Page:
Furthermore, passengers did not wear masks at these points, and we would not have shown their protective effect. Before arrival at the airport, case-passengers were not together at the same place at the same time to account for the point-source pattern. For the 4 nonstop flights/day from New York airports to China during May 29–June 2, there were 4 confirmed influenza A(H1N1)pdm09 infections, which is equivalent to 0.2 infections/flight. Exposure in New York led to a prevalence of infection among passengers similar to the prevalence of influenza A(H1N1)pdm09 during the same week among the general population of New York. However, published surveillance estimates in the United States indicated that the 348 confirmed influenza A(H1N1)pdm09 virus infections reported in New York that week would be equivalent to a prevalence of 0.31%, which is similar to the previous estimate of <1 case among the passengers on the New York to Hong Kong flight (16).
This outbreak highlights the role of air travel in spread of influenza infections (17–20). All 9 infected passengers during the incubation period passed through airport fever and symptom screening, indicating that transmission on flights can escape detection. Also, 106 passengers on the New York to Hong Kong flight flew to other destinations and passed through different quarantine posts. In addition, an unknown number of the 91 passengers who traveled to Hong Kong continued into China by bus, ferry, train, and car through different quarantine posts. By the time we recognized the link to the New York to Hong Kong flight, passengers had dispersed and could not be traced. We estimate that 106 economy-class passengers, for whom risk for infection was 11%, traveled onward, potentially leading to dissemination of 12 infections to multiple sites.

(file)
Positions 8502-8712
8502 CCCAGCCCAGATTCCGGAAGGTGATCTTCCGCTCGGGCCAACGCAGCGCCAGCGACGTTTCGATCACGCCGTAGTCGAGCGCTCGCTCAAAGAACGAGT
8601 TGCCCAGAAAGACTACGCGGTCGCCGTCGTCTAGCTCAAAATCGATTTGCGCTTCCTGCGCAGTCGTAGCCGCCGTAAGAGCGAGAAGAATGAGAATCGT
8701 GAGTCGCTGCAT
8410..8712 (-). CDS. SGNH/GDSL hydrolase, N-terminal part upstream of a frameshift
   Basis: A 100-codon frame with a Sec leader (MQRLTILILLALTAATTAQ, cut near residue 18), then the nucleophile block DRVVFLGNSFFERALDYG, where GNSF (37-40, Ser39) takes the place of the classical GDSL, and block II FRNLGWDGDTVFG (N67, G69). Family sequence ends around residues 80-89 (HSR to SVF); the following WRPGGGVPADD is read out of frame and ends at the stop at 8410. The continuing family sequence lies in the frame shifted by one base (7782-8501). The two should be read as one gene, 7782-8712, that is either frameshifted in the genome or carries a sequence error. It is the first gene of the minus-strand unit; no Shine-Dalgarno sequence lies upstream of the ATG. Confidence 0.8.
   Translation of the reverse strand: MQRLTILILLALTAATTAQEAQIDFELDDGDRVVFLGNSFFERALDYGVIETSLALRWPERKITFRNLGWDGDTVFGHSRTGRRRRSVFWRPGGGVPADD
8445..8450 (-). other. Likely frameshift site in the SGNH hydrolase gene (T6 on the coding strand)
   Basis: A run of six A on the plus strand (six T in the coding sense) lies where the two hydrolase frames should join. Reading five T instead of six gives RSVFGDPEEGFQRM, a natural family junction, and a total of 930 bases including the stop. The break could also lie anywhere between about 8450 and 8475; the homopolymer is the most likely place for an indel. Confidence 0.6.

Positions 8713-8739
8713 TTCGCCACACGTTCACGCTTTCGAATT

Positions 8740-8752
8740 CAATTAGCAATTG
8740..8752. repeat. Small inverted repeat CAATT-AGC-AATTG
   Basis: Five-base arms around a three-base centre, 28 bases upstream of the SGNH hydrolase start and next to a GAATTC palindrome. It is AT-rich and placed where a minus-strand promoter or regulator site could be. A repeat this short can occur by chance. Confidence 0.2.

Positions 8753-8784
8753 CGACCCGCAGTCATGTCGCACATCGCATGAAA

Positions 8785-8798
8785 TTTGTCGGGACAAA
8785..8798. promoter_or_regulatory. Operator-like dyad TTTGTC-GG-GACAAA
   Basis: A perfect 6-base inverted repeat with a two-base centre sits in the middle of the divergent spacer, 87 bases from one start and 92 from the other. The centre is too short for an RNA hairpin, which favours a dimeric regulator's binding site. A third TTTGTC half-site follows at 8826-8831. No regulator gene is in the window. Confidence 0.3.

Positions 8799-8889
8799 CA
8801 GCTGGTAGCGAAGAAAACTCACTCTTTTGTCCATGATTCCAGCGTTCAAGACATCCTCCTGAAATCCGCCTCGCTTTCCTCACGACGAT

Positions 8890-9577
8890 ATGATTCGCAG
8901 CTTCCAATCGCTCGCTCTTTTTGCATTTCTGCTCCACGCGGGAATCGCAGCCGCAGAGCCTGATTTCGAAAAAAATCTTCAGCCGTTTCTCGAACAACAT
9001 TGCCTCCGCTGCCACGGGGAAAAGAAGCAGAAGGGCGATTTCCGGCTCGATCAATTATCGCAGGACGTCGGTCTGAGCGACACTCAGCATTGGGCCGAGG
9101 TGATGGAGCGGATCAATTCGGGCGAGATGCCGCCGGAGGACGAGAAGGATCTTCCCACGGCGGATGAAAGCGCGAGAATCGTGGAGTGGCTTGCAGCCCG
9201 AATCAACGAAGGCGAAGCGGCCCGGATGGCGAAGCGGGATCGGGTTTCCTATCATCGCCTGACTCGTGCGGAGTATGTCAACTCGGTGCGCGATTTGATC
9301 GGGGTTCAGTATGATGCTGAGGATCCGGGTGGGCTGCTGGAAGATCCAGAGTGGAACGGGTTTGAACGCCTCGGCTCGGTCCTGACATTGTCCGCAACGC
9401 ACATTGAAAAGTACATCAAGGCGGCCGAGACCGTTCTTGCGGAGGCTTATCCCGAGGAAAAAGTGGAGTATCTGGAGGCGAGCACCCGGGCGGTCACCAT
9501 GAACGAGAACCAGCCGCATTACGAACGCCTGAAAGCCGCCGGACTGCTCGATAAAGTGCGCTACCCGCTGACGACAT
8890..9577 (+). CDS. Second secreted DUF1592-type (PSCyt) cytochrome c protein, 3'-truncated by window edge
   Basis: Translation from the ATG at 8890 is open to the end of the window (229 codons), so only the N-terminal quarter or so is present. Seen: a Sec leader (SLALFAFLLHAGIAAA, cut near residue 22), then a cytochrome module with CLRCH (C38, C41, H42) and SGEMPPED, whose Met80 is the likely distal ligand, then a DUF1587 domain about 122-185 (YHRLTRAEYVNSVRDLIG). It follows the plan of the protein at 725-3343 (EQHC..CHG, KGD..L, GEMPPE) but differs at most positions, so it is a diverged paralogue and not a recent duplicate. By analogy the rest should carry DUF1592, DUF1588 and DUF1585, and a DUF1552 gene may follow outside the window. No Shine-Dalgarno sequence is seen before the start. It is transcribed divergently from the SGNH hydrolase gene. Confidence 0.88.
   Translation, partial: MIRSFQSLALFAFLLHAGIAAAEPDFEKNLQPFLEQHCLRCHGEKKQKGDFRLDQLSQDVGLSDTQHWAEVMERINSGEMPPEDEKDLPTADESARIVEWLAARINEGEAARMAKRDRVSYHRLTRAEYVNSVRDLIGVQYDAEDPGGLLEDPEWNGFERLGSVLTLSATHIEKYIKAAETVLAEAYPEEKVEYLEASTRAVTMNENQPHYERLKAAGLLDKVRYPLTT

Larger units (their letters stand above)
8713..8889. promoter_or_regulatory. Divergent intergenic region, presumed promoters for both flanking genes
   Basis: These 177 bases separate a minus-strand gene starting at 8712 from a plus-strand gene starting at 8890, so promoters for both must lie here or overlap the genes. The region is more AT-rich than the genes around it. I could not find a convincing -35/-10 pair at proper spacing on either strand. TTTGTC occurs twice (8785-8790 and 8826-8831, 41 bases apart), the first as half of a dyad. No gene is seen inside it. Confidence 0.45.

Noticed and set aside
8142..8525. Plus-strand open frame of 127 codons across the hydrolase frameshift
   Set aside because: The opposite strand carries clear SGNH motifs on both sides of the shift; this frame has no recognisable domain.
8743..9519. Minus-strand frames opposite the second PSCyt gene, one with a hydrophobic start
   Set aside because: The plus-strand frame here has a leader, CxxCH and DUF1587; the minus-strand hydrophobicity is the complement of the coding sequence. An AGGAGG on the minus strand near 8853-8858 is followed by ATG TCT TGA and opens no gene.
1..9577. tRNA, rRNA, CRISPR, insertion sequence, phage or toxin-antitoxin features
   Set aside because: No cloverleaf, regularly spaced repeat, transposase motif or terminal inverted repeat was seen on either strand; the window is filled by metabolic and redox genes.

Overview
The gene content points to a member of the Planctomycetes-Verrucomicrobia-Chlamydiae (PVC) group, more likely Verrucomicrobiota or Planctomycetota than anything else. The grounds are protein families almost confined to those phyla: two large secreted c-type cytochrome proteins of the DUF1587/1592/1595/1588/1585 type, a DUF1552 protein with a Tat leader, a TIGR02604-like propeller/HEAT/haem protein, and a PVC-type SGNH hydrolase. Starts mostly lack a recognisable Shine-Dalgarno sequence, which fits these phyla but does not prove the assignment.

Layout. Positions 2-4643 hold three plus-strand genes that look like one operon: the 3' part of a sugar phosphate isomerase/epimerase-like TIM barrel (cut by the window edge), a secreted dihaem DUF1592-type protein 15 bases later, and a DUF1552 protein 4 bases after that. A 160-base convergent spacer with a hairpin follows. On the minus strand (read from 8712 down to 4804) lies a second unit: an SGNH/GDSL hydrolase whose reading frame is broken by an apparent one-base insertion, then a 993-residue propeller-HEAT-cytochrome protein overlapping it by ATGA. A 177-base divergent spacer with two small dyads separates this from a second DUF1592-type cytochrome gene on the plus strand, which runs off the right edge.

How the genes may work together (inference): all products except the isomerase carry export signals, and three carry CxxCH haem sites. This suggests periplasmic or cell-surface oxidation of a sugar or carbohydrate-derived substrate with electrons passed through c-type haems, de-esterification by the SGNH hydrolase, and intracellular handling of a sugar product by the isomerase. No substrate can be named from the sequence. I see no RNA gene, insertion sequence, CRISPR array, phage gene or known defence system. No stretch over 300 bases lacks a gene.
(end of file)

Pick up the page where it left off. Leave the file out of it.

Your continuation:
The case-passengers were seated in 2 separate cabins of economy class. Previous investigations showed that increased risk for influenza in aircraft clustered within 2 rows in front of and behind a passenger with ILI (18–21). The source case-patient(s) might have been among the 106 transit passengers who were not screened in Hong Kong and who flew to other destinations and could not be traced. Without the source case-patient(s) being identified, we cannot explain the dispersed distribution, but we can offer some possibilities. There might have been ≥2 unrelated source case-passengers on the flight seated in each of the economy class cabins. A crew member serving economy class might have been infectious. However, all 14 crew members showed negative results when screened in Hong Kong. A common and frequently visited area such as a lavatory or food-service area might have been heavily contaminated with nasopharyngeal droplets from an infectious passenger. However, we did not find an association with lavatory use or general frequency of moving around the aircraft.